Holyoke Public School and Mount Greylock School Union 69 – BSEA # 06-3101



<br /> Holyoke Public School and Mount Greylock School Union 69 – BSEA # 06-3101<br />

COMMONWEALTH OF MASSACHUSETTS

BUREAU OF SPECIAL EDUCATION APPEALS

In Re: Holyoke Public Schools and Mount Greylock School Union 69

BSEA # 06-3101

DECISION

This decision is issued pursuant to the Individuals with Disabilities Education Act (20 USC 1400 et seq .), Section 504 of the Rehabilitation Act of 1973 (29 USC 794), the state special education law (MGL ch. 71B), the state Administrative Procedure Act (MGL ch. 30A) and the regulations promulgated under these statutes.

A hearing was held on January 20, 2006 in Springfield, MA before William Crane, Hearing Officer. Those present for all or part of the proceedings were:

Richard Carbone Student’s Educational Surrogate Parent

Kurt Granatis1 Principal, Housatonic Academy

Celia Cauley Special Education Supervisor, Holyoke Public Schools

Marianne Currier Director of Student Services and Special Education, Holyoke PS

Nancy Gardner Principal, Hillcrest Educational Center, Lenox, MA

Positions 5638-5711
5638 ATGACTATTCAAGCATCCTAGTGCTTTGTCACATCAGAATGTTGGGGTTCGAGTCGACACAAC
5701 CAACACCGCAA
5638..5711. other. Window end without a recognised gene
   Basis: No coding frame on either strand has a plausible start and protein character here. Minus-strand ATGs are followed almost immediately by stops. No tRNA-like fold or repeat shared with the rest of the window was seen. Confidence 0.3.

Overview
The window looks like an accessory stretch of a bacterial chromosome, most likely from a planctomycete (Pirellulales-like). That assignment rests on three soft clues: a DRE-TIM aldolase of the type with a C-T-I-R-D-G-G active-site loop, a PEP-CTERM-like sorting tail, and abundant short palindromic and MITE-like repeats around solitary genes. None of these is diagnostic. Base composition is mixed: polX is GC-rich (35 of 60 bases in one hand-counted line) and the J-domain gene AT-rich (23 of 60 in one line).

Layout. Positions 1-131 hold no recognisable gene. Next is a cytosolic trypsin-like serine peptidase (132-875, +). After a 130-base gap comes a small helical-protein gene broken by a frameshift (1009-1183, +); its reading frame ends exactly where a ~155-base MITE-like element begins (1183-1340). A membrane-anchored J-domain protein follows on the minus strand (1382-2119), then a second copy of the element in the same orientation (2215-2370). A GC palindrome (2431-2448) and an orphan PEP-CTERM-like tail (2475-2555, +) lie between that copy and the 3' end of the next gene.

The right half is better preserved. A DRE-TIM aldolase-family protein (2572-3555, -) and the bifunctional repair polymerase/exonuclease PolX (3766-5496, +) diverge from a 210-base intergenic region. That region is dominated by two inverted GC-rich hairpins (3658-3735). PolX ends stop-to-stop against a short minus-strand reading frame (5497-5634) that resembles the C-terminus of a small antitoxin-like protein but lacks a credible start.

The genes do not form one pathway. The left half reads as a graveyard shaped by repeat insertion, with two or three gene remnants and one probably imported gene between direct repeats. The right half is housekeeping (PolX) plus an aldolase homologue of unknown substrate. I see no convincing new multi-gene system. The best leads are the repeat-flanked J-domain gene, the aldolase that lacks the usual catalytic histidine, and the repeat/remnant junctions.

Paul Mays Special Education Director, Mount Greylock School Union 69

Peter Smith Attorney for Holyoke Public Schools

Philip Grandchamp Attorney for Mount Greylock School Union 69

Michael Hinkley Attorney with Mr. Grandchamp

The official record of the hearing consists of documents submitted by the Holyoke Public Schools and marked as exhibits H-1 through H-20; documents submitted by the Mount Greylock School Union 69 and marked as exhibits G-1 through G-8; oral stipulations made at the evidentiary Hearing and marked as stipulations # 1 through 11; and approximately two hours of recorded oral testimony, discussion and argument.

The Hearing Request was filed with the Bureau of Special Education Appeals (BSEA) on January 5, 2006. The Hearing date was originally set by the BSEA for February 9, 2006. In light of the potential continuing harm to Student as a result of living at his current placement and pursuant to BSEA Hearing Rule IIF and by agreement of the parties, the Hearing date was advanced to January 20, 2006.

As agreed by the parties, written closing arguments were due on January 27, 2006, and the record closed on that date.

ISSUE